Stockholm. Berlin. Warsaw. Prague. Rome. Paris. Amsterdam. Bruxelles. Barcelona….
All of these cities are very different, they all have their own cultural background and are in many ways unique, which is exactly why so many people love visiting these cities. You hope to experience something completely new and outstanding when you go there.
But while I love all these cities for their uniqueness, I cannot help but notice that these and other major European cities are also becoming more and more similar. They all got their fast food restaurants; They all have their H&M shops; They all got their overpriced street cafes; They all got their urban nightlife, where hipster youngsters celebrate their individualism.
If you visit all these amazing European cities during the main travelling season, it is easy to get the impression that the cities are more influenced by the tourists than the other way around. The cities adapt to the constant stream of travellers coming in.
Which brings me to the weekend that I recently spent in Lisbon, Portugal. Lisbon is not an insiders’ tip anymore, it has been a very popular destination among tourists for quite some time now. The beautiful old town, the perfect weather and the closeness to the ocean just make it too attractive to remain a secret. Therefore I expected the city to have adapted to that kind of mass tourism in the described ways. And especially in cities that are a bit smaller, this can noticeably influence its charme.
All the more delighted was I to find out that none of that was the case in Lisbon! There is no McDonald’s or KFC or H&M. There are no overpriced cafes. There are no groups of badly dressed tourists squeezing themselves through narrow alleys. Nowhere in this city do you get the feeling that Lisbon is trying too much to adapt to the people who come visit.
Instead, you have small cafes everywhere, full of portugese people, drinking their Galão (a kind of Espresso with foamed milk) for 80 cents and chatting with friends and family members. You have old women leaning out of the windows in Alfama (the historical city district), just observing the street life. You have old buildings with high ceilings and beautiful staircases in top quality locations that haven’t been renovated in decades.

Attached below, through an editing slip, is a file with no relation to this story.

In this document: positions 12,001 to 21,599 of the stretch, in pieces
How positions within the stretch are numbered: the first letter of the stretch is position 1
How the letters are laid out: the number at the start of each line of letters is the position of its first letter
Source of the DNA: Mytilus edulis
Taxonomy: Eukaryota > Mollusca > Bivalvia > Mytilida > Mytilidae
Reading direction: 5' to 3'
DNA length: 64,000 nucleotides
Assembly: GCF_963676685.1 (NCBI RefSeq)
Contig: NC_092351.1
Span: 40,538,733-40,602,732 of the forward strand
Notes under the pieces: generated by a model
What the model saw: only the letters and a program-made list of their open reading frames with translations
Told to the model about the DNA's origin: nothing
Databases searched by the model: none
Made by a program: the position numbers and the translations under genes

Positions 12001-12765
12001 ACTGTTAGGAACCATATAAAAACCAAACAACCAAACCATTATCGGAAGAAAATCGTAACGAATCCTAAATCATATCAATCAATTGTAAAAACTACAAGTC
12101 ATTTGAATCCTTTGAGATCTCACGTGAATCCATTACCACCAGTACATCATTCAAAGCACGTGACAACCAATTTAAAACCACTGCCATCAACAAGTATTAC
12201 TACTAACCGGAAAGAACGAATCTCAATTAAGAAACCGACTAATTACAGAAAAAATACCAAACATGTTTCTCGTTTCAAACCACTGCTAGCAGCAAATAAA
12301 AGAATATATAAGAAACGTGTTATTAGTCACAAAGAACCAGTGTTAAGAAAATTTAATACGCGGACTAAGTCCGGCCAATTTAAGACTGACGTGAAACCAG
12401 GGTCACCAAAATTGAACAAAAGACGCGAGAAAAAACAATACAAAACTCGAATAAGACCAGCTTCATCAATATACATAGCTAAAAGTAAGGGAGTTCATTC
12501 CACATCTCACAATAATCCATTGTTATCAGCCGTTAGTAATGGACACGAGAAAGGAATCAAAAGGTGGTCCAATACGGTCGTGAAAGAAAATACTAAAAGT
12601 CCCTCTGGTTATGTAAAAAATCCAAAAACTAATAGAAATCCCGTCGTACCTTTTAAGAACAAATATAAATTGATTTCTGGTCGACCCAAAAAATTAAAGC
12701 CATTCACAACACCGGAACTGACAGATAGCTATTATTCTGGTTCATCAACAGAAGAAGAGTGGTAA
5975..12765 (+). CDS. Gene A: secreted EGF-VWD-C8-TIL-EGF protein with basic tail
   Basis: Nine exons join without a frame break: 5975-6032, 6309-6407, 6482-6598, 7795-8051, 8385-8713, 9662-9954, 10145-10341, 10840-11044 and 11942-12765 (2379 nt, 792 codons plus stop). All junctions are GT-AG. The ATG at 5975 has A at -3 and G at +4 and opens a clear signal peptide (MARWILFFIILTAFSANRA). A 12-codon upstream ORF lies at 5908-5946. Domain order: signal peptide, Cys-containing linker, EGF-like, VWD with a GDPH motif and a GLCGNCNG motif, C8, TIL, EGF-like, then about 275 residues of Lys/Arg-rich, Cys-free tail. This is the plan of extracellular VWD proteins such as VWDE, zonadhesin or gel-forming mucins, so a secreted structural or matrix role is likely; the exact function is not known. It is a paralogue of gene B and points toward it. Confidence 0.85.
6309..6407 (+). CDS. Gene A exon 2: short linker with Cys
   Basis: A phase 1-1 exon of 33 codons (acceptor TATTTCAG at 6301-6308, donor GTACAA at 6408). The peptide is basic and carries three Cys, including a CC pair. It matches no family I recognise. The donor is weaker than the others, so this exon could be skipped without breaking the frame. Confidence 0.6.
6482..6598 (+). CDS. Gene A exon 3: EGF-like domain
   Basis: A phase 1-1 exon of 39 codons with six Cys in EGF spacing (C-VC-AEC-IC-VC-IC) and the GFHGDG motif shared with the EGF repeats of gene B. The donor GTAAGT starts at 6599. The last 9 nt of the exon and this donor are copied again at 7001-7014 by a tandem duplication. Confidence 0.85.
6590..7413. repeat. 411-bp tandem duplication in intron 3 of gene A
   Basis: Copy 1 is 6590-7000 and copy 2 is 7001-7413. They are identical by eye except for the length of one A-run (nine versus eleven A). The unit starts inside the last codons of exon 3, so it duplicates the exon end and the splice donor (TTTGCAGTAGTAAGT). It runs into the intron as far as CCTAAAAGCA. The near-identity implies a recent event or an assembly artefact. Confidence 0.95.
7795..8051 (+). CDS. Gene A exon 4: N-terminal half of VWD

Now of course I realize that not everything that I found positive during my stay there is necessarily good for the city as well. If coffee and food is very cheap there this is great for me, but it probably means that the people in Lisbon just couldn’t afford higher prices. And if houses don’t get rennovated, it probably means that there is just no money to do so.
But this is exactly what adds charme to any city! This is what makes different cultures different! The fact that Lisbon doesn’t try to rip off tourists, even though they certainly could, and that they don’t sell prime locations to international corporations even though they certainly could, makes the city all the more outstanding. Not everything looks perfectly polished in Lisbon, but this is exactly what I loved about it.
If you compare Lisbon with other beautiful and attractive cities in Europe, it has a uniqueness that is hard to find nowadays. People there seem to keep doing things their way, regardless of what is popular elsewhere in the world. And while they do their own thing, they are incredibly welcoming, friendly and passionate at the same time.
This became clear once more right before I flew back. I was already at the gate in the airport, waiting to board. A little boy was in in the queue in front of me, maybe three years old, and had been crying for a while. His mother had been unable to make him stop. So the portugese stewardess walked right up to the little boy, picked him up from the ground and just kissed him on both cheeks. Within seconds the boy was smiling again!
This is exactly the kind of friendly, passionate attitude that I noticed everywhere in Lisbon. People, very much like the city itself, don’t seem to care too much about being „efficient“ or „productive“. They rather do things their way and do it with heart. And Lisbon, as well as its inhabitants, has a lot of it.